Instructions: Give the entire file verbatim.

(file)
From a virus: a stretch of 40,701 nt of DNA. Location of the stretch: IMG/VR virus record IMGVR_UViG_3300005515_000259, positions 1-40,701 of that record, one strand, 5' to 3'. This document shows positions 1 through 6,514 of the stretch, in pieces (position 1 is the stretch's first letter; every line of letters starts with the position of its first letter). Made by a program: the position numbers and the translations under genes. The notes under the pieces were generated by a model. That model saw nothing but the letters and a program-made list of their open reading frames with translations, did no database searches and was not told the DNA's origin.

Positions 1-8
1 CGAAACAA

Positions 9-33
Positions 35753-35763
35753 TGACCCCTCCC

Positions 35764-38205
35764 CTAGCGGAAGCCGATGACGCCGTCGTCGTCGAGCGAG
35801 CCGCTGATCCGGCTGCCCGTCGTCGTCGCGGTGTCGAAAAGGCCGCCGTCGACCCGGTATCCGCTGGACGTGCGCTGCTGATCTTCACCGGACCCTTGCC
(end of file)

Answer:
From a virus: a stretch of 40,701 nt of DNA. Location of the stretch: IMG/VR virus record IMGVR_UViG_3300005515_000259, positions 1-40,701 of that record, one strand, 5' to 3'. This document shows positions 1 through 6,514 of the stretch, in pieces (position 1 is the stretch's first letter; every line of letters starts with the position of its first letter). Made by a program: the position numbers and the translations under genes. The notes under the pieces were generated by a model. That model saw nothing but the letters and a program-made list of their open reading frames with translations, did no database searches and was not told the DNA's origin.

Positions 1-8
1 CGAAACAA

Positions 9-33
Positions 35753-35763
35753 TGACCCCTCCC

Positions 35764-38205
35764 CTAGCGGAAGCCGATGACGCCGTCGTCGTCGAGCGAG
35801 CCGCTGATCCGGCTGCCCGTCGTCGTCGCGGTGTCGAAAAGGCCGCCGTCGACCCGGTATCCGCTGGACGTGCGCTGCTGATCTTCACCGGACCCTTGCC